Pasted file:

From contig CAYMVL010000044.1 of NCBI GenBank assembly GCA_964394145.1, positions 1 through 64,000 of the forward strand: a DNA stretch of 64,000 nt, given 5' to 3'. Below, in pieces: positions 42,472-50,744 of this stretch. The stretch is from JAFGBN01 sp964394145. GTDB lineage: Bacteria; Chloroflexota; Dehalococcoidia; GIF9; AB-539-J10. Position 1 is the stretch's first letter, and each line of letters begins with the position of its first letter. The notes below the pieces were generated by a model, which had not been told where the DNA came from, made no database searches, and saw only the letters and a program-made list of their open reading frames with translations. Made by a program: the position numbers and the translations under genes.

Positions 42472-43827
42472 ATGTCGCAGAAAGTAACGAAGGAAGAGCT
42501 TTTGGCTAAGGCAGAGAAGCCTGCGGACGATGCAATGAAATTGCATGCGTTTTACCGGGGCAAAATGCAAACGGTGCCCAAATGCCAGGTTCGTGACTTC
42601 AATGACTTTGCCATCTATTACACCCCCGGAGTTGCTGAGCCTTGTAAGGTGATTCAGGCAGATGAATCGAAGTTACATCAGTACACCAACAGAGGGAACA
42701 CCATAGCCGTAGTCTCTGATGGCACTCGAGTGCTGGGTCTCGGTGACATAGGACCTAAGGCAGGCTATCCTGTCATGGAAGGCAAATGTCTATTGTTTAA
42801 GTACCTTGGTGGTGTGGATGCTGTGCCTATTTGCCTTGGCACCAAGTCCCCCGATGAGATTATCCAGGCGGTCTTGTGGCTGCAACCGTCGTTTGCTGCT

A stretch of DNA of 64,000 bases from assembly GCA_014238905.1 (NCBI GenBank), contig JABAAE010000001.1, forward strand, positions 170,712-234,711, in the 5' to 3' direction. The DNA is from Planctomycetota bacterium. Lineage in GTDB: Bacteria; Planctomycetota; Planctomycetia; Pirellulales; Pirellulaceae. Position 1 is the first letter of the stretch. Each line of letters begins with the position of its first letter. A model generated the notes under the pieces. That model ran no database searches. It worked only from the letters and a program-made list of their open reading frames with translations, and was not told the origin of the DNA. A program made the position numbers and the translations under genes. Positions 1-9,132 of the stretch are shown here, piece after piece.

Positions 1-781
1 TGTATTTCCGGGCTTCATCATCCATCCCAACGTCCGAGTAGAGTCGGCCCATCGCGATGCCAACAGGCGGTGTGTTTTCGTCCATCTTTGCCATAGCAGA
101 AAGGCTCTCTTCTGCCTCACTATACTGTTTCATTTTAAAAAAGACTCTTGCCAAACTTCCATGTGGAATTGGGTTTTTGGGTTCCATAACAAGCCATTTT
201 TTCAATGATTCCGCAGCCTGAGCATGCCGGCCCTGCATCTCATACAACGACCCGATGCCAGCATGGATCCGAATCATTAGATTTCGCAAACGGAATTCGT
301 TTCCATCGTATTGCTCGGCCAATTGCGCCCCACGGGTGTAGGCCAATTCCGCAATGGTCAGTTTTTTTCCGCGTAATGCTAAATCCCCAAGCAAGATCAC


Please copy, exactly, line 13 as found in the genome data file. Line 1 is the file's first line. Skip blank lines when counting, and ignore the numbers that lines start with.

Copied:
301 TTCCATCGTATTGCTCGGCCAATTGCGCCCCACGGGTGTAGGCCAATTCCGCAATGGTCAGTTTTTTTCCGCGTAATGCTAAATCCCCAAGCAAGATCAC